Diseases and Disorders Linked to Hearing Loss

Nov 3, 2010 by

More than 28 million people in the United States are deaf or have hearing loss. Older people are the most affected: 30 to 40% of people aged 65 and older have significant hearing loss. However, children, teenagers, and adults are also affected by this disorder in percentages no less significant.  Different causes such as exposure to loud noise and aging are commonly linked to hearing loss, yet studies have revealed numerous diseases are considered another important cause that leads to this condition. Some of them are associated to conductive hearing loss, which is known as a mechanical problem in the external ear canal or middle ear that blocks the conduction of sound. Others are associated to sensoneural hearing loss, caused by damage to the sensory structures (hair cells) of the inner ear, auditory nerve, or auditory nerve pathways in the brain.

Accumulation of fluid is the most common cause of conductive hearing loss in the middle ear, especially in children. Fluid can accumulate as a result of different diseases such as ear infections or conditions, allergies or tumors. Hearing loss that is more severe in one ear may be caused by a noncancerous (benign) tumor. Such tumors include a vestibular schwannoma (more commonly termed an acoustic neuroma) and a meningioma. The hearing loss may be accompanied by tinnitus, difficulty with balance, and facial numbness or weakness.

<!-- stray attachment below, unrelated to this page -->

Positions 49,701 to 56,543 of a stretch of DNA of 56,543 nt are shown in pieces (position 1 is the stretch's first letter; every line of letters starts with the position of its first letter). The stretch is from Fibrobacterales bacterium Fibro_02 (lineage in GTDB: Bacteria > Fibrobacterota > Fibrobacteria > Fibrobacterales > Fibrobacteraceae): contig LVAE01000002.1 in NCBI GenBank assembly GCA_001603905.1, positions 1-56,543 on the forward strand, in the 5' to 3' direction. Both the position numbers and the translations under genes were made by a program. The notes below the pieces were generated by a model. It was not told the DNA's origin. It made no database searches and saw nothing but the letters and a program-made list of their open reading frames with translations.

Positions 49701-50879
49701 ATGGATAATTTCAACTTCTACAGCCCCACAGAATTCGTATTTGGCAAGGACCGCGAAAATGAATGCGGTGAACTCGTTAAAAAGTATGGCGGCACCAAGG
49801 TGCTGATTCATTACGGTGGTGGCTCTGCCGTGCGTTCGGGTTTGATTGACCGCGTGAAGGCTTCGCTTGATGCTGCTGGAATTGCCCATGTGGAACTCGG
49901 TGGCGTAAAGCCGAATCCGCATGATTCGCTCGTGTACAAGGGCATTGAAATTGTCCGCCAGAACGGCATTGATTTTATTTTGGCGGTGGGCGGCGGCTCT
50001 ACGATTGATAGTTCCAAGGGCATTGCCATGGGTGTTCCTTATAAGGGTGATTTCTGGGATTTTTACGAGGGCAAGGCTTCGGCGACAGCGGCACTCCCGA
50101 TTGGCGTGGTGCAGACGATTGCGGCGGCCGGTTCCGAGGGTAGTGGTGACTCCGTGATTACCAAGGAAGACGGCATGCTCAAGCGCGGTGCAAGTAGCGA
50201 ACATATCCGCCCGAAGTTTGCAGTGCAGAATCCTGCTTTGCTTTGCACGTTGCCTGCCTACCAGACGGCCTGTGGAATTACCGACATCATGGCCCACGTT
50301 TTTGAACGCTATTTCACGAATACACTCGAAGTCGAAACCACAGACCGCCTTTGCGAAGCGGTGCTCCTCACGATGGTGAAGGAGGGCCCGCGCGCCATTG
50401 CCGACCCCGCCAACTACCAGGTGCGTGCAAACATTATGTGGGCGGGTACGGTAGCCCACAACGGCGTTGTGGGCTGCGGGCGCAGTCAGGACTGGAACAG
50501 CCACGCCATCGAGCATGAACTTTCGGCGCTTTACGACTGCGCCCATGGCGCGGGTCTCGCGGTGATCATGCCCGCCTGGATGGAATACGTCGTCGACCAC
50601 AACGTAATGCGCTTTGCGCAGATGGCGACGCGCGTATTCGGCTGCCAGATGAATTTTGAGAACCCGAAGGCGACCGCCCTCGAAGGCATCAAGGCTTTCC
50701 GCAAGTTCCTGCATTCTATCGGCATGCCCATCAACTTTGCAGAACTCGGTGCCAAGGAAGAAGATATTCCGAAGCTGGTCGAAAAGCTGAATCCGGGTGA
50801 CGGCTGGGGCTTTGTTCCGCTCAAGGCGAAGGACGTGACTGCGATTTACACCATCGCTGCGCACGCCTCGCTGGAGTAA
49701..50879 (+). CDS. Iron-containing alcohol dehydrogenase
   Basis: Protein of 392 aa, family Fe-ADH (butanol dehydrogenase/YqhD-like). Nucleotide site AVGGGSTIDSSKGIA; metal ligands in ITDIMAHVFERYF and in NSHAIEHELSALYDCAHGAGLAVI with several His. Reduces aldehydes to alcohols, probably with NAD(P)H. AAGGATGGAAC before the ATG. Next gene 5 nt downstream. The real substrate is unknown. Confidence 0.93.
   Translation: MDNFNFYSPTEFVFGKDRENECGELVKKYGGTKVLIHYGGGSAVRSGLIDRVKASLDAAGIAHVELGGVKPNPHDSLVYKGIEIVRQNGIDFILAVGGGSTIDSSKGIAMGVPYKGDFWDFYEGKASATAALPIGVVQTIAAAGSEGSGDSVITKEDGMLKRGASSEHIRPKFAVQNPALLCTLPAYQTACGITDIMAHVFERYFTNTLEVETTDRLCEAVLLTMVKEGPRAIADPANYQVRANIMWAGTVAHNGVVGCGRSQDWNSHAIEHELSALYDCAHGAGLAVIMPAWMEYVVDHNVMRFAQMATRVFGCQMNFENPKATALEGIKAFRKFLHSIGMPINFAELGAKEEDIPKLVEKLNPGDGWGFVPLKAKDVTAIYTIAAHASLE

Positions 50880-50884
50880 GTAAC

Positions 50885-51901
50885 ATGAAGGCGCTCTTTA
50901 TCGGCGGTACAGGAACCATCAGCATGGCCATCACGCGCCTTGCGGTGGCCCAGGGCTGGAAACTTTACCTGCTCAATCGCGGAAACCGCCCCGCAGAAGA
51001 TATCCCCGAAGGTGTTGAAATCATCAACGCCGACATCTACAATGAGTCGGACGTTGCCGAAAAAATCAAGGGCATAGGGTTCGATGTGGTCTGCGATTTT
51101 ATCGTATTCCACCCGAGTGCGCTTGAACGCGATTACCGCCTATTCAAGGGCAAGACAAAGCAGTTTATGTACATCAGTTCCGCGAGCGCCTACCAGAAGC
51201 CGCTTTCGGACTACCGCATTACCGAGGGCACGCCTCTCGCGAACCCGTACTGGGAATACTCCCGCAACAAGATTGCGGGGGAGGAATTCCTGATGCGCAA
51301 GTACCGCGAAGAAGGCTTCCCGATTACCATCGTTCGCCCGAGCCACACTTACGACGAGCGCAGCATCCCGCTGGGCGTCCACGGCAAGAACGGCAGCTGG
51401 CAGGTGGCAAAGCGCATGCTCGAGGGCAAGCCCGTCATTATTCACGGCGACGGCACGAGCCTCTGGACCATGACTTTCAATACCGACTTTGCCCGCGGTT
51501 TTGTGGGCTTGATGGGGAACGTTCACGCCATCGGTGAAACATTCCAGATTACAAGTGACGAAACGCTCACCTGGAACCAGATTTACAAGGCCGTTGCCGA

Childhood infections especially mumps and meningitis are also linked to, and the most common causes of, unilateral sensorineural hearing loss. Numerous other bacterial and viral infections including herpes, cytomegalo virus (CMV), measles, mononucleosis, chickenpox, pneumonia, influenza, and fungal diseases may cause hearing problems as well.

Hearing loss can be a combination of conductive and sensorineural loss. Different disorders, including age related conditions, are documented to be a direct cause of this ailment. The most common types range from metabolic disorders to congenital illness.

The following is a list of disorders linked to hearing loss:

  • Metabolic disorders, such as diabetes mellitus, hypothyroidism, and hyperlipoproteinemia
  • Vascular disorders, such as hypertension and arteriosclerosis
  • Congenital infection, such as toxoplasmosis, rubella, cytomegalovirus, herpes, syphilis
  • Age-related disorder (presbycusis)
  • Meniere’s disease
  • Demyelinating diseases (diseases that destroy the myelin sheath covering nerves)
  • Congenital abnormality, such as otosclerosis, a hereditary disorder, the bone surrounding the middle and inner ear grows excessively.
  • Head trauma or brain tumors

The link between certain conditions and hearing loss is just the results of different studies that have shown these effects in a large population. In other words, it is not a 100 % proven that an individual who has suffered one diseases linked to hearing loss will actually become deaf or develop hearing loss. For example, just because you have mumps, doesn’t mean you’re necessarily going to suffer hearing loss.

If you or a loved one are suffering from hearing loss, contact us at HearFlorida. Our hearing care professionals can help you today!